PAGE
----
“We will continue to see an upward swing in manufacturing for our region,” said Amy Donahoe, director of hiring and employer services for the Chamber of Greater Springfield. “We will continue to lose employees in the areas of skilled trade through retirement.”
Some of those positions include:
Wages: Pay ranges from about $13.77 to $21.17 an hour locally, according to the Clark County Wage and Benefit study.
Training: Certification and some experience is typically required. Some companies are seeking candidates with at least two years experience, but many firms will hire at the low end of the pay scale for recent trainees.
• CNC Operator
Wages: Pay ranges locally from $13.79 to $18.17 per hour.
Training: On-the-job training, and often a two-year technical degree and certifications in the field are required, according to information from the chamber. Local officials believe jobs in this area will be in high demand as much of the current workforce is nearing retirement age.
Wages: Pay ranges from $12.58 to $18.32 per hour for technicians, and $21.53 to $32.44 per hour for supervisors locally.
Training: At least a tw0-year degree or certifications are needed, according to information from the chamber. This area is considered in high demand for local manufacturing firms.
• Quality Control Manager
Wages: $26.32 to $40.31 per hour, according to the county’s wage and benefit study.
Training required: Entry-level positions typically require a two-year technical degree and/or certifications from a community college, and general manufacturing experience is often required. Four to six years in quality control would allow most employees to be in a managerial role in this field, according to the chamber.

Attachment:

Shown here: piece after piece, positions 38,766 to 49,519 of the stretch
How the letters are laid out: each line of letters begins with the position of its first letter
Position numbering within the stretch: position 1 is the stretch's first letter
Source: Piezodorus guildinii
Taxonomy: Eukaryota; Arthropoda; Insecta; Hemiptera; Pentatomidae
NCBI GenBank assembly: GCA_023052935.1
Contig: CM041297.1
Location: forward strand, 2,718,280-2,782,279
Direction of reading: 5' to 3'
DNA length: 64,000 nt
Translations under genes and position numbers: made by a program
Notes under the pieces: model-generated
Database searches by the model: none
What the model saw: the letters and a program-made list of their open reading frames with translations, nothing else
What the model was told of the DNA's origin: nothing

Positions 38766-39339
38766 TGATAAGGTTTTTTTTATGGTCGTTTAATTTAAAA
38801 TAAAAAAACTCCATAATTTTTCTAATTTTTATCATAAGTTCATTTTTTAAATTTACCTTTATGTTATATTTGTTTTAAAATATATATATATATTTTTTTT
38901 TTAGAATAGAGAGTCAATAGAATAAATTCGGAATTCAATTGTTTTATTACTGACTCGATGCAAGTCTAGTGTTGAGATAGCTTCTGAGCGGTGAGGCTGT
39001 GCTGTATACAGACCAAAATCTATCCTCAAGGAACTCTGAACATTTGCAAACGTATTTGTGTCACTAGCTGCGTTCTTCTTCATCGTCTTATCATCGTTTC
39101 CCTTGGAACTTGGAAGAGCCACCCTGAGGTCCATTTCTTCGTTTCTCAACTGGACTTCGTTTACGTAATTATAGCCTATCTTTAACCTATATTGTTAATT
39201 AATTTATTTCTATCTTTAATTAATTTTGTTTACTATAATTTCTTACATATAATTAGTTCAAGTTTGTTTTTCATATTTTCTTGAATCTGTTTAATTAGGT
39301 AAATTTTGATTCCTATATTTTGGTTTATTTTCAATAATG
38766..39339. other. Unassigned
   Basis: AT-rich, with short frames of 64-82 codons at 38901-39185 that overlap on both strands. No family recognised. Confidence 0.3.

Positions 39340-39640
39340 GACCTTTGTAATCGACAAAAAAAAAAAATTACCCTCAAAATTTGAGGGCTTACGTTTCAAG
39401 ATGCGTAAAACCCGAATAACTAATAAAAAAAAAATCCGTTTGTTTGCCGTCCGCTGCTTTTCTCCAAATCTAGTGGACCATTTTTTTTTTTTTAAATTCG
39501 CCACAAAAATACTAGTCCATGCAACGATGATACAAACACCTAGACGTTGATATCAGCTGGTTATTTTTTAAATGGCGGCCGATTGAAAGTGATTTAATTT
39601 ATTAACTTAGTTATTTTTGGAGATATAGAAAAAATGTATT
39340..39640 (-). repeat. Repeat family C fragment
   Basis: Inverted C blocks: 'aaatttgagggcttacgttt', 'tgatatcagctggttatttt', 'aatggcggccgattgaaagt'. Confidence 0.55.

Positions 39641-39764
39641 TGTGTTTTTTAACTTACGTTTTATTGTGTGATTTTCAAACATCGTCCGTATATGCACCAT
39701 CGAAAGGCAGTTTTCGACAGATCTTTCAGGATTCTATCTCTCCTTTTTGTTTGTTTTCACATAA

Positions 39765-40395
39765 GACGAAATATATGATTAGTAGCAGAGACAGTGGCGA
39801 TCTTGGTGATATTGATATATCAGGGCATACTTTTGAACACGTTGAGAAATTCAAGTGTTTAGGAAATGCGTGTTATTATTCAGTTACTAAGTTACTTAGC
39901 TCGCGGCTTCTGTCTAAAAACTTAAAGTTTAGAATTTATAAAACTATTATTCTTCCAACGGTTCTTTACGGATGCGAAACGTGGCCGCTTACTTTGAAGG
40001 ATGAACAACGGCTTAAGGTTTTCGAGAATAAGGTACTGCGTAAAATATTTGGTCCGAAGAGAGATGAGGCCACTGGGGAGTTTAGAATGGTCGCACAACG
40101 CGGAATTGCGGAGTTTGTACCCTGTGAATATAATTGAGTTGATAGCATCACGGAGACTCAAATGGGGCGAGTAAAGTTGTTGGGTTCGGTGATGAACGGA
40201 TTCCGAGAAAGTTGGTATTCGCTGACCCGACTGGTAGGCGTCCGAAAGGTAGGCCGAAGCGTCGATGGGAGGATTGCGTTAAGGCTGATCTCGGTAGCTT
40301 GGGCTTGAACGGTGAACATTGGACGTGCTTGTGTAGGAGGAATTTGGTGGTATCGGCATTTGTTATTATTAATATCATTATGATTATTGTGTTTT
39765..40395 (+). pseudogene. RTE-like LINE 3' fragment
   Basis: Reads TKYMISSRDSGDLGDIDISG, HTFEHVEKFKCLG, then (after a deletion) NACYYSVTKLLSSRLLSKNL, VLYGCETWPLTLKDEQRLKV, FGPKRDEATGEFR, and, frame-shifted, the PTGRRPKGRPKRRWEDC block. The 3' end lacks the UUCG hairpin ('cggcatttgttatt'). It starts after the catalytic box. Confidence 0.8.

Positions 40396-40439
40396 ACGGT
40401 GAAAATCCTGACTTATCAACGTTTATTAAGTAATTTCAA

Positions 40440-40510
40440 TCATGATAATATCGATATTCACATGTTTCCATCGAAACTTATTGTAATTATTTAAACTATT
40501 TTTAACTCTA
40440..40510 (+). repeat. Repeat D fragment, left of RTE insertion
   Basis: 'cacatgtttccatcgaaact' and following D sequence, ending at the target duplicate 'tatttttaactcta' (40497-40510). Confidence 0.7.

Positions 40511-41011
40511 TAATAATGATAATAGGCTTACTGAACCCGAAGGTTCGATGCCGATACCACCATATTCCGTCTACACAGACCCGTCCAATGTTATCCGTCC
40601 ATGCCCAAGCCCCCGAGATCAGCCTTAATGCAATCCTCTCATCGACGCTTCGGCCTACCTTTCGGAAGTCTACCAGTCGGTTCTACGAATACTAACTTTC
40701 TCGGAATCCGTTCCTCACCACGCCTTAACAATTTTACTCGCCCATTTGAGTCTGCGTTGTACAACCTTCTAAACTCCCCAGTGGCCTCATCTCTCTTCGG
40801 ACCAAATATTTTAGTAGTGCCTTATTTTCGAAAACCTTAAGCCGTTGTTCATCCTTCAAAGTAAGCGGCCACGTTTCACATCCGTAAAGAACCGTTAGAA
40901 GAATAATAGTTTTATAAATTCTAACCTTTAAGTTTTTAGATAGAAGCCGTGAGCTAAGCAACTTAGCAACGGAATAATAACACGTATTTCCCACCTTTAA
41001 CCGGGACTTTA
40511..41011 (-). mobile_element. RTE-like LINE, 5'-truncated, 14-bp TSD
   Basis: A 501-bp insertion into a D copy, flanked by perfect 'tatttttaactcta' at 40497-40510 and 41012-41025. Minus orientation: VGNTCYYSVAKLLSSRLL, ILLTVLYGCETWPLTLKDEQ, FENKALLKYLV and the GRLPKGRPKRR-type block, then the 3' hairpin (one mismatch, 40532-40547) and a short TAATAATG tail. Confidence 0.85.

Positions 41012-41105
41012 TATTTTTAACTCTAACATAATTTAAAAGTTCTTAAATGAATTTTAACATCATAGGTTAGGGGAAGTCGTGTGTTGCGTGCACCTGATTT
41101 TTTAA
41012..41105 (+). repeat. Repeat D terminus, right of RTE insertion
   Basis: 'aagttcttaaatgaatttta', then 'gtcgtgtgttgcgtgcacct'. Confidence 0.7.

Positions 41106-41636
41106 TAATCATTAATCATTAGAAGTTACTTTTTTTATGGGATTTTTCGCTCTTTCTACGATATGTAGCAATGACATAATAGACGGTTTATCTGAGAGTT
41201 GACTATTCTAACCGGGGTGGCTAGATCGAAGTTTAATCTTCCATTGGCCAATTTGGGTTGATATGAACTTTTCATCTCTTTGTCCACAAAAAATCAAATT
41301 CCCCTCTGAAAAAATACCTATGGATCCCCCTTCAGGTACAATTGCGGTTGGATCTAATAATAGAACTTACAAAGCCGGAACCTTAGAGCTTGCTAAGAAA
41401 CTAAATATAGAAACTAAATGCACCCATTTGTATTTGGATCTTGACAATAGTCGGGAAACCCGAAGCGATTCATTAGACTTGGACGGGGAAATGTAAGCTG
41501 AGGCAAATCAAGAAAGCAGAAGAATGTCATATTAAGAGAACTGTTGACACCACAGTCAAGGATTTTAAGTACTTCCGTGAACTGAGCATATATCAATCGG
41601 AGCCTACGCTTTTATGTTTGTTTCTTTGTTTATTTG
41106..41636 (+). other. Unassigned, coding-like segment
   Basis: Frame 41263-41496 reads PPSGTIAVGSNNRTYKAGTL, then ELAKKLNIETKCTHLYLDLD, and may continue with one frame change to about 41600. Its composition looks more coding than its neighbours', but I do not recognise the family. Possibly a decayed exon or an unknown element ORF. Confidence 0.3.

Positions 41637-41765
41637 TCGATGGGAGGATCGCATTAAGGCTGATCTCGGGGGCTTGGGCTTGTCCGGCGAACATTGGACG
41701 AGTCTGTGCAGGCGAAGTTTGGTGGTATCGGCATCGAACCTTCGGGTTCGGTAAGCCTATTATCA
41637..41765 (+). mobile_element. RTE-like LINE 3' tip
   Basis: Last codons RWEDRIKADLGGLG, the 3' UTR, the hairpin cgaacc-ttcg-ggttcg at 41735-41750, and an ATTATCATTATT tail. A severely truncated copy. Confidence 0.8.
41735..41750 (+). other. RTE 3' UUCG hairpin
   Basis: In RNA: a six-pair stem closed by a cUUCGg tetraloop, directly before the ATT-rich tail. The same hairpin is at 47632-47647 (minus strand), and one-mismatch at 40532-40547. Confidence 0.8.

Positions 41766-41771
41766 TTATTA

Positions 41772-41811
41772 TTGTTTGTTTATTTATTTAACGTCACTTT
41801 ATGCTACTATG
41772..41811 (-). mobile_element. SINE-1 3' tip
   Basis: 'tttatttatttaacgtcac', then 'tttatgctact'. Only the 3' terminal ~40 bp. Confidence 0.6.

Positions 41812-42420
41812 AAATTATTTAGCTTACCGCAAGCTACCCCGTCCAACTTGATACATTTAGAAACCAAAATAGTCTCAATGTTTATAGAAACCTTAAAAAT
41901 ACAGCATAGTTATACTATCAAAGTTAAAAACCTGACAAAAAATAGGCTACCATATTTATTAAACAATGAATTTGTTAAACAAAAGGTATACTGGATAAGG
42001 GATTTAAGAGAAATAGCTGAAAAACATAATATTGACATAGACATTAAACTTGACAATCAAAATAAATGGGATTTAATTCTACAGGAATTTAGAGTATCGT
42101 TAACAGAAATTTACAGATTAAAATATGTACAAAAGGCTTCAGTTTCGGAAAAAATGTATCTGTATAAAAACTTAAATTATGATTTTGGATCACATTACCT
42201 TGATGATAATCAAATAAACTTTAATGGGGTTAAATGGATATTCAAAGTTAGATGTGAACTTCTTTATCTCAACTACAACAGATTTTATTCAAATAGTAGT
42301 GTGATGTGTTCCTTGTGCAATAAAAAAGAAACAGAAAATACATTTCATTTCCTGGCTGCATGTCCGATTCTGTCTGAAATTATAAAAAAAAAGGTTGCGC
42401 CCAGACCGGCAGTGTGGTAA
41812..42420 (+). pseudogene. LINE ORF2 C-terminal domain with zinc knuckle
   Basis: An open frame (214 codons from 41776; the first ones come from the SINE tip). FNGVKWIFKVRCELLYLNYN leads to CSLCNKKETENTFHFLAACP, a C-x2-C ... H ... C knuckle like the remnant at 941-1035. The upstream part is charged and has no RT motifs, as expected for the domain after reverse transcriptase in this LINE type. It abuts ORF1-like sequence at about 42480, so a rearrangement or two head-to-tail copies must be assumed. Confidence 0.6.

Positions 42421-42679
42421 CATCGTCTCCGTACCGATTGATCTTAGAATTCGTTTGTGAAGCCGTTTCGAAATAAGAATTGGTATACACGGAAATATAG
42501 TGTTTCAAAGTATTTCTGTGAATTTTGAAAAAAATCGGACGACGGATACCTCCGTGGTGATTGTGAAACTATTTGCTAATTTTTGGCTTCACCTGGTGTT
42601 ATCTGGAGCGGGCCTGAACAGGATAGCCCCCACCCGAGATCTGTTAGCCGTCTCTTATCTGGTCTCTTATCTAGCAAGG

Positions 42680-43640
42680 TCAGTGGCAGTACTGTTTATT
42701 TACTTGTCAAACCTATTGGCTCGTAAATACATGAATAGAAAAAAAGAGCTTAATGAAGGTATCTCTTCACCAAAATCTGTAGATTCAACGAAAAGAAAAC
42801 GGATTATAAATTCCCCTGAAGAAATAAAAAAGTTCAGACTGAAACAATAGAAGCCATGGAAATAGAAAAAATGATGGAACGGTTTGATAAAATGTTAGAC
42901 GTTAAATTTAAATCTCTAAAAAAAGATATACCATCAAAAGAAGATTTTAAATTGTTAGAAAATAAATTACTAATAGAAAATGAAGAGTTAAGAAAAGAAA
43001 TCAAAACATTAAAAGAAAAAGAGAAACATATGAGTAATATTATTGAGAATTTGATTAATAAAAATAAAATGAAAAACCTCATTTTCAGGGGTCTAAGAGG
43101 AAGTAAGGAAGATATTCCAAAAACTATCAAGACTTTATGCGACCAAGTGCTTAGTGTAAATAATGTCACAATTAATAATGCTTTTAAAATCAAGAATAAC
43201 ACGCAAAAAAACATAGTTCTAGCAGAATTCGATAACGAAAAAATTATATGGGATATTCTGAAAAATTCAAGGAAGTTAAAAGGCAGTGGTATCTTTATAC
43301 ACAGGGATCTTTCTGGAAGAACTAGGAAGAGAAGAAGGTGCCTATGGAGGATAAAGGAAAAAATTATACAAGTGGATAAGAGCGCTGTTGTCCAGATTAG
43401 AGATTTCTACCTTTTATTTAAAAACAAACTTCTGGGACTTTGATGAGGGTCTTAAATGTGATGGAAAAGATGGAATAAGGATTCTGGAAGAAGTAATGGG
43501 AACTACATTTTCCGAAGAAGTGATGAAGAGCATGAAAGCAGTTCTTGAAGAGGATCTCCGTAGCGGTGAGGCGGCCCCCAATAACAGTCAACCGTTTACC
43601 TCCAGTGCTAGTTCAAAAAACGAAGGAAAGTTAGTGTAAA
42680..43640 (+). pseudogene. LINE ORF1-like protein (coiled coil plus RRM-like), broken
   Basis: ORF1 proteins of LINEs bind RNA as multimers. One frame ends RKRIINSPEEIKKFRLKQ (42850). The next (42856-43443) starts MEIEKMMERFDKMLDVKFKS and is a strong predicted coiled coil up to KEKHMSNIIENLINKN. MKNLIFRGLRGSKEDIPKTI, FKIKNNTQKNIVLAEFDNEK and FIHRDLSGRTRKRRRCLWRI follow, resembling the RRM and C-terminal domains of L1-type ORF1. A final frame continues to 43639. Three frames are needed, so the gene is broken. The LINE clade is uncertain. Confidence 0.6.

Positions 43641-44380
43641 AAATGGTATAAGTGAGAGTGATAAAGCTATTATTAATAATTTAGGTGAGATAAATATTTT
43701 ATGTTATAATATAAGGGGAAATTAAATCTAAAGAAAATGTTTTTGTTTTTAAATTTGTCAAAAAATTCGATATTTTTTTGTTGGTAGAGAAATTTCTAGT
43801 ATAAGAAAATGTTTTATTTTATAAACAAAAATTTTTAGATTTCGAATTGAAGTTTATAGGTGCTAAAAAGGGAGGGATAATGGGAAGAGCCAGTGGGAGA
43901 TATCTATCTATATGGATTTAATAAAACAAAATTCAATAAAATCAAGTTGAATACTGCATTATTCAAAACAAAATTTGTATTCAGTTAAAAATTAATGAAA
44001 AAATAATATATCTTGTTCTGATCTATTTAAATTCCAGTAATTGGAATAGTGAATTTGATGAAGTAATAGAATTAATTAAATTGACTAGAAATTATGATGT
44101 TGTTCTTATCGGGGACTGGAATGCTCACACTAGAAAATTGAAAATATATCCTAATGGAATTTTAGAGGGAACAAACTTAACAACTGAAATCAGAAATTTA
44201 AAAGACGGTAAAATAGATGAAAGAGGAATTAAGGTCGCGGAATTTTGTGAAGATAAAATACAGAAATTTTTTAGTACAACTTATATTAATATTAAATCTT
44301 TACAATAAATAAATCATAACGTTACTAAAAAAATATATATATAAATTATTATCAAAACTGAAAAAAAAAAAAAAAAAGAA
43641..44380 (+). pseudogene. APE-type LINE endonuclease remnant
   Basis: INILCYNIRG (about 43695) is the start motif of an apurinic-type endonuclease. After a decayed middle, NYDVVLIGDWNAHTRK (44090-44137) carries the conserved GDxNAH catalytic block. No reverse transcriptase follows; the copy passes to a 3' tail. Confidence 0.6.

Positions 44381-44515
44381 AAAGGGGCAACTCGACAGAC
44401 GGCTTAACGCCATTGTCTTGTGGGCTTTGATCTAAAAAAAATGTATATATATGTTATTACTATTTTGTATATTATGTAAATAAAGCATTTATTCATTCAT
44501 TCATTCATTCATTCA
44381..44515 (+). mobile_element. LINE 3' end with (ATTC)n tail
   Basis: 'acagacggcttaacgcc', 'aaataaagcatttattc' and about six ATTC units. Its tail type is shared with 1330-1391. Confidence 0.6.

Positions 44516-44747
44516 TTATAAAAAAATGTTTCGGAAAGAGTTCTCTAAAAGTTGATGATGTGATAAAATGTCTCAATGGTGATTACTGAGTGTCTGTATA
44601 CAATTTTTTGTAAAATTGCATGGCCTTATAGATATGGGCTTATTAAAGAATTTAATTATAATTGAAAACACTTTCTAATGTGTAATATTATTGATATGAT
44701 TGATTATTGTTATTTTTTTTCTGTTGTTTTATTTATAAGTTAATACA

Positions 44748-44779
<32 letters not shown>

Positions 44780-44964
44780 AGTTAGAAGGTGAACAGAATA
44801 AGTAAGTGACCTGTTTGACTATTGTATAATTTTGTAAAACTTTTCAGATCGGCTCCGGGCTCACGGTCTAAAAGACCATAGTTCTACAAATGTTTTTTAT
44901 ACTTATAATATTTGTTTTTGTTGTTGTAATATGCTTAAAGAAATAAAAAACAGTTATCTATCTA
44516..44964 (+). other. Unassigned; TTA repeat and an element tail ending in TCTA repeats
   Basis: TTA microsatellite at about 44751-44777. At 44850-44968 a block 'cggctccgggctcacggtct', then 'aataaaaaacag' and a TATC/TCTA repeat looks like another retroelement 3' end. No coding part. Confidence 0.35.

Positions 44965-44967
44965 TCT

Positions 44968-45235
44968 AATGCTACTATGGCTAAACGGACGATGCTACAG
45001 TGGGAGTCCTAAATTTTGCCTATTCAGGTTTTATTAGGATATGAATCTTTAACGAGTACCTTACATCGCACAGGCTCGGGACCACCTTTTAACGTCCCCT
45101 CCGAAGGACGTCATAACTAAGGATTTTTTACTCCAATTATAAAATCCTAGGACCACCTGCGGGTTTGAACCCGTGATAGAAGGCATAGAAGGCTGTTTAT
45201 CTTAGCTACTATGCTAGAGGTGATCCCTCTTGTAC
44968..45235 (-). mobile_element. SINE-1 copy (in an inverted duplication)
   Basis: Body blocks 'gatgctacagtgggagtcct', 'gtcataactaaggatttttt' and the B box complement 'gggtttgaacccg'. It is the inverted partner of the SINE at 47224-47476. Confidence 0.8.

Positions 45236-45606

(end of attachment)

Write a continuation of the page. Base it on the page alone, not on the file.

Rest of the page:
Why it’s needed: In Clark County, several manufacturing firms in particular have had openings in their sales department recently, Donahoe said. The job typically demands dedication and time commitment, she said, as well as knowledge of the business. Sweet Manufacturing in Springfield is currently fully staffed, but employs sales workers both domestically and internationally, said Mike Gannon, a spokesman for the company. “At the end of the day, all of it is focused on serving our customers, whether they’re domestic-based or international-based,” he said.
Job duties can vary, from interacting with customers over the phone or email, to developing quotes for projects and following up with customers to make sure they are satisfied after the transaction. It can also include arranging delivery dates and providing troubleshooting assistance, or even providing replacement parts decades after a sale. “Any time you hire salespeople, you want to make sure they’ve got the technical knowledge but also the personality and the capability to sell,” Gannon said.
Wages: Inside sales range from $15.45 to $20.36 per hour, while outside sales can range from $22.66 to $42.29 per hour, according to the 2013 Clark County Wage and Benefit Study.
Training required: Some training is preferred, but can also be a position based on promotion and a well-rounded knowledge of the business or product being represented, Donahoe said. Customer service and a technical background is often required for higher-paying opportunities.
Customer Service/Call Center:
Why it’s needed: A recent report from the Dayton Development Coalition showed growth has occurred in the insurance industry with companies like Assurant and Code Blue. In the future, additional local growth is projected at a rate greater than the national average. Many of the positions at those firms are support positions to assist customers. In Clark County the Red Roof Inn has also been hiring agents who help customers make and cancel reservations, and answer questions about rooms and rates. The agents answer calls for Red Roof’s locations nationwide. The Red Roof Inn Contact Center in Springfield currently has 70 openings, and other companies, including Speedway, are also seeking customer support positions as that company has expanded, Donahoe said.
Wages: Clerks earn between $11.69 to $17.01 per hour, according to the 2013 Clark County Wage and Benefit Study. Supervisors typically earn between $23.31 and $34.54 per hour.
Training required: A background in retail is often acceptable for entry-level opportunities in the field, Donahoe said. Basic computer knowledge and a pleasant personality are also important. Employees must be able to deal with challenging situations while remaining calm.